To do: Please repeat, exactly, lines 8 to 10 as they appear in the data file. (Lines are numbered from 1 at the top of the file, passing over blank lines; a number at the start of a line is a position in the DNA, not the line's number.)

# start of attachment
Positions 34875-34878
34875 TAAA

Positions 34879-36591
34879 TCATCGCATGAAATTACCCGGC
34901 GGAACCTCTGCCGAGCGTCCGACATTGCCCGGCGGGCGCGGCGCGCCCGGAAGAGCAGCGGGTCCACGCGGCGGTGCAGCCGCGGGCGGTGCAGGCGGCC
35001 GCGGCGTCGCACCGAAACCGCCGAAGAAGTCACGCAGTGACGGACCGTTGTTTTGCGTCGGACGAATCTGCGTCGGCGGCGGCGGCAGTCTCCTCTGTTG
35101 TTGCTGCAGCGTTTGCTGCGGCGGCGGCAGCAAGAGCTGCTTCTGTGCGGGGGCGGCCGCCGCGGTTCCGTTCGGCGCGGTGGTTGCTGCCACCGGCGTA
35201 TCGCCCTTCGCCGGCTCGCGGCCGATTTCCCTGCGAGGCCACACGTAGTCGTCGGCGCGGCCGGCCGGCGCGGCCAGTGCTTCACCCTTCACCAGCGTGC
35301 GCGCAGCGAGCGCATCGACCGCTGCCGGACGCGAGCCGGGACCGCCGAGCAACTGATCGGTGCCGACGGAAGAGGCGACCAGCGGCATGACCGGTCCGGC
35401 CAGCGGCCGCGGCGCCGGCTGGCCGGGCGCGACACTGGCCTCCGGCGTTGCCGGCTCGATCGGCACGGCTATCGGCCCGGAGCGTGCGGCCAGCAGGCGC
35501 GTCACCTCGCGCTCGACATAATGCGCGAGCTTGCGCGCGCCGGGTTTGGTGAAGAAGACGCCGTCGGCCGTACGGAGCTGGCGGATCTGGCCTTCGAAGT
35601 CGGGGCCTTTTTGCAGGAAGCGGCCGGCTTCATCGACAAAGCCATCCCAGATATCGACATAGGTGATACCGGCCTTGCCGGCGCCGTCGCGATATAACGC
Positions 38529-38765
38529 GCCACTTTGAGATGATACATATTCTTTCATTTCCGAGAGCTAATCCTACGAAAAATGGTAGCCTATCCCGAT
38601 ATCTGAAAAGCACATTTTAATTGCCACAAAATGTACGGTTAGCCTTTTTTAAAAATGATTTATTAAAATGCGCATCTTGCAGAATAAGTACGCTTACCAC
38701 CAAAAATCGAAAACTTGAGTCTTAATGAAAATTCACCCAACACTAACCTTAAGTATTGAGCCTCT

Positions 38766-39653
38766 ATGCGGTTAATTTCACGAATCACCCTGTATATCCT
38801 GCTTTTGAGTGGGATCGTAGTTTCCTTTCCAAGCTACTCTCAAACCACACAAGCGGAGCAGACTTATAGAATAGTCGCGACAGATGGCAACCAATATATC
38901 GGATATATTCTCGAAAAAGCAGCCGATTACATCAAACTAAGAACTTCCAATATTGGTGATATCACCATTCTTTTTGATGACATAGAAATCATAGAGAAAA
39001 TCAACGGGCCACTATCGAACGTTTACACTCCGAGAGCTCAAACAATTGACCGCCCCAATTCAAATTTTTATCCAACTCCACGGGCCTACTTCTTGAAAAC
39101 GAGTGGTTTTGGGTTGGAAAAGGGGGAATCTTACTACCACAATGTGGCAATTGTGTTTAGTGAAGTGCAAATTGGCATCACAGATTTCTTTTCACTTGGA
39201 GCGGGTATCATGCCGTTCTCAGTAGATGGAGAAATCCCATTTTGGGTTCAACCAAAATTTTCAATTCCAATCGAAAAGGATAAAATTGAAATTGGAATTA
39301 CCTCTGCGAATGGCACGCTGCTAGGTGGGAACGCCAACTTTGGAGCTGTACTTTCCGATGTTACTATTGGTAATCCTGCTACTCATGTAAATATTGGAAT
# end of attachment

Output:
35201 TCGCCCTTCGCCGGCTCGCGGCCGATTTCCCTGCGAGGCCACACGTAGTCGTCGGCGCGGCCGGCCGGCGCGGCCAGTGCTTCACCCTTCACCAGCGTGC
35301 GCGCAGCGAGCGCATCGACCGCTGCCGGACGCGAGCCGGGACCGCCGAGCAACTGATCGGTGCCGACGGAAGAGGCGACCAGCGGCATGACCGGTCCGGC
35401 CAGCGGCCGCGGCGCCGGCTGGCCGGGCGCGACACTGGCCTCCGGCGTTGCCGGCTCGATCGGCACGGCTATCGGCCCGGAGCGTGCGGCCAGCAGGCGC